For the space of 1243 years, commencing in the year 756, all true Christians are stiled, as in this hieroglyphic, witnesses or martyrs; for the word martyr is the one in the original, which
here and in every other place, is translated witnefs; as all acquainted with the Greek language know. It is not in suffering but in witnessing for the truth, that the essence of martyrdom confifts. It is a steady and open attachment to the word of God and to the testimony of Jesus. Though a man should give his body to be burned, and have not this testimony, it profiteth him nothing. And he, who firmly believes, and uniformly professes and obeys the truth as it is in Jesus, in this period, is a martyr of Christ, though he should ne. ver be called, in the course of divine providence, to seal that testimony with his blood, provided he is one who would do so, if God in his providence should call him to suffer for the truth.
In this period Christians are stiled witnesses, chiefly, because their situation, during the 1243 years of it, compared with that of the Christians who shall live in the world after that period, is like that of honest witnesses, during the dependance of a long, intricate, and important trial in a cause of great consequence, in which the passions of many parties and their adherents are deeply engaged ; compared with the situation of these same witnesses, after a final sentence hath been passed in the cause, in the most exact conformity to their depositions, by a judge of such established character for abilities, attention, and integrity, as to convince all men of the justice of his sentence;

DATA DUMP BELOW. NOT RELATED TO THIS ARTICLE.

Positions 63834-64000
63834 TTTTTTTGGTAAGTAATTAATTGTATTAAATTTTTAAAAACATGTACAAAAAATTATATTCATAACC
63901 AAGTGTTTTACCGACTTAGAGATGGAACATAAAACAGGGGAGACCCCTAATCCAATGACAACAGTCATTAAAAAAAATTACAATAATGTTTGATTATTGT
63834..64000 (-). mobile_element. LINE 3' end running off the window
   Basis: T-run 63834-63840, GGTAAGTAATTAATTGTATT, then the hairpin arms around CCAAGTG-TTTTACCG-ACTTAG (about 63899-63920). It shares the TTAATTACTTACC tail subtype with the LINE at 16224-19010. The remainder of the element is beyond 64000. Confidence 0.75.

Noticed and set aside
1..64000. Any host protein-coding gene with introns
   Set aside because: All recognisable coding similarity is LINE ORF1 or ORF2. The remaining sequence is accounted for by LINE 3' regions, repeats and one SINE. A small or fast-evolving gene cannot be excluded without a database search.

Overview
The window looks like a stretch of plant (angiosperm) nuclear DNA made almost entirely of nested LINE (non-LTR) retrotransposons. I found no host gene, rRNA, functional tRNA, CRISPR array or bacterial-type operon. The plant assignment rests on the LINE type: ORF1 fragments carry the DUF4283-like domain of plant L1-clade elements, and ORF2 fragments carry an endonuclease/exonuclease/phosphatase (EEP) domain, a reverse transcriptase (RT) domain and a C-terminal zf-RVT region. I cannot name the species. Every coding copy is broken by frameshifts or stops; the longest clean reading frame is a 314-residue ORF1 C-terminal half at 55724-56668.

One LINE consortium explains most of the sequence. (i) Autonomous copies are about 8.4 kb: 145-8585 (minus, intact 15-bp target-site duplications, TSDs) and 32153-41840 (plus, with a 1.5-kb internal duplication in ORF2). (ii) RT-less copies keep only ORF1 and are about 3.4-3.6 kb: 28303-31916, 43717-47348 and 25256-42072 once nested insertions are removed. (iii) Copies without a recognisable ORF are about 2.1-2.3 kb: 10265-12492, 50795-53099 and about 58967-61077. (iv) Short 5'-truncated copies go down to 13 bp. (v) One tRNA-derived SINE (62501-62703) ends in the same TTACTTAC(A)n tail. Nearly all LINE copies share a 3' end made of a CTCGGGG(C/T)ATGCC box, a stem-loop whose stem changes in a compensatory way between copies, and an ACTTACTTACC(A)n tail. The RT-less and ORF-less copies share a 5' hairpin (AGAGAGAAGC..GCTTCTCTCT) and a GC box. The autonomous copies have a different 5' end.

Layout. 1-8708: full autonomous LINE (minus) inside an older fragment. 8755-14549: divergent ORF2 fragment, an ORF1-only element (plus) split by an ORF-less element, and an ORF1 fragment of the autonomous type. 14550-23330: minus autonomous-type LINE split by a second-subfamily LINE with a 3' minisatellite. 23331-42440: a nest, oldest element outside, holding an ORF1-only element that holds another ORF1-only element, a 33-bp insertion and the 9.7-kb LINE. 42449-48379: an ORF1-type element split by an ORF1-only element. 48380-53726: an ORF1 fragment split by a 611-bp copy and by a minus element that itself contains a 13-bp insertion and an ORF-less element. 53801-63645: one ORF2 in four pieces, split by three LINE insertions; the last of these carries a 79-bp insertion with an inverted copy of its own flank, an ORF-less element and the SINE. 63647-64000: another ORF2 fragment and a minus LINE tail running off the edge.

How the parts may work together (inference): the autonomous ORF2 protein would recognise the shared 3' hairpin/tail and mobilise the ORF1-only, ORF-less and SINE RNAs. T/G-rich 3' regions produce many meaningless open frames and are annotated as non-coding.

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or, at least, completely to filence the few, who will not yield to conviction. During the dependance of the trial, though these witnesses are fully satisfied in their own minds, that they have told the truth, and concealed no part of it; and, knowing the character of the judge, are perfectly confident that his judgenient shall correspond to their testimony; yet, by those persons interested in a contrary decision, and by the great multitude who in most cases form opinions without examining the case, and deliver these with that confidence for which their ignorance only hinders them to blush, they are sometimes represented as ignorant fools, and sometimes as artful and perjured knaves. Some take one side of the question, and others the other. Those, who em. brace the wrong fide, commonly misrepresent the characters of the witnesses, and of those who embrace the right side. It is not reason, a sound judgement, and a well informed understanding, which make men take the wrong side in any case; but, it is prejudice, private interest, or passion, and in many cases, all the three; and these never fail to make them rail against and misrepresent all who take the oppofite fide. But, when the final judgement shall be given in terms of their evidence, then, the general opinion shall change, and there witnesses will be treated with that refpect, which is due to their upright and well-in